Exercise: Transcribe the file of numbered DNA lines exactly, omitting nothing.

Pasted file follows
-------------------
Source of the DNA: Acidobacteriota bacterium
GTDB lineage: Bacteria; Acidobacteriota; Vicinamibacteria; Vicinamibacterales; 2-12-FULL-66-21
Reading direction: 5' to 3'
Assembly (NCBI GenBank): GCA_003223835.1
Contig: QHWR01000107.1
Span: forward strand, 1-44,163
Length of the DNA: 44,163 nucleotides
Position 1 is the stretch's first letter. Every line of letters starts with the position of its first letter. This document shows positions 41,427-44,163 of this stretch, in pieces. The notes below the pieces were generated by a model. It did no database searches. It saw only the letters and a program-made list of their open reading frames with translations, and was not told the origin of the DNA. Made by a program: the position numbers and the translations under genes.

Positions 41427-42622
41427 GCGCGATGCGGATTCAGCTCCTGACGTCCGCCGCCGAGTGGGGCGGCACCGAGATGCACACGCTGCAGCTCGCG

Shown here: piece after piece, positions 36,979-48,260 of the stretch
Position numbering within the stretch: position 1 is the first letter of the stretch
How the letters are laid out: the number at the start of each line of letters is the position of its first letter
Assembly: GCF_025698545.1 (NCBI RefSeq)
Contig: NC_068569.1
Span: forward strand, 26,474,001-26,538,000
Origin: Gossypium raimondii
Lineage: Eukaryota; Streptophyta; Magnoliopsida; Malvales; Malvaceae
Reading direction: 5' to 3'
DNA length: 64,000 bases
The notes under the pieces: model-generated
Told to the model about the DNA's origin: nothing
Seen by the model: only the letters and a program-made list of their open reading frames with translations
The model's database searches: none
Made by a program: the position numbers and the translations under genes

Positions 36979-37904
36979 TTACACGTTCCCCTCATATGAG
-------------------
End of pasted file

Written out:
Source of the DNA: Acidobacteriota bacterium
GTDB lineage: Bacteria; Acidobacteriota; Vicinamibacteria; Vicinamibacterales; 2-12-FULL-66-21
Reading direction: 5' to 3'
Assembly (NCBI GenBank): GCA_003223835.1
Contig: QHWR01000107.1
Span: forward strand, 1-44,163
Length of the DNA: 44,163 nucleotides
Position 1 is the stretch's first letter. Every line of letters starts with the position of its first letter. This document shows positions 41,427-44,163 of this stretch, in pieces. The notes below the pieces were generated by a model. It did no database searches. It saw only the letters and a program-made list of their open reading frames with translations, and was not told the origin of the DNA. Made by a program: the position numbers and the translations under genes.

Positions 41427-42622
41427 GCGCGATGCGGATTCAGCTCCTGACGTCCGCCGCCGAGTGGGGCGGCACCGAGATGCACACGCTGCAGCTCGCG

Shown here: piece after piece, positions 36,979-48,260 of the stretch
Position numbering within the stretch: position 1 is the first letter of the stretch
How the letters are laid out: the number at the start of each line of letters is the position of its first letter
Assembly: GCF_025698545.1 (NCBI RefSeq)
Contig: NC_068569.1
Span: forward strand, 26,474,001-26,538,000
Origin: Gossypium raimondii
Lineage: Eukaryota; Streptophyta; Magnoliopsida; Malvales; Malvaceae
Reading direction: 5' to 3'
DNA length: 64,000 bases
The notes under the pieces: model-generated
Told to the model about the DNA's origin: nothing
Seen by the model: only the letters and a program-made list of their open reading frames with translations
The model's database searches: none
Made by a program: the position numbers and the translations under genes

Positions 36979-37904
36979 TTACACGTTCCCCTCATATGAG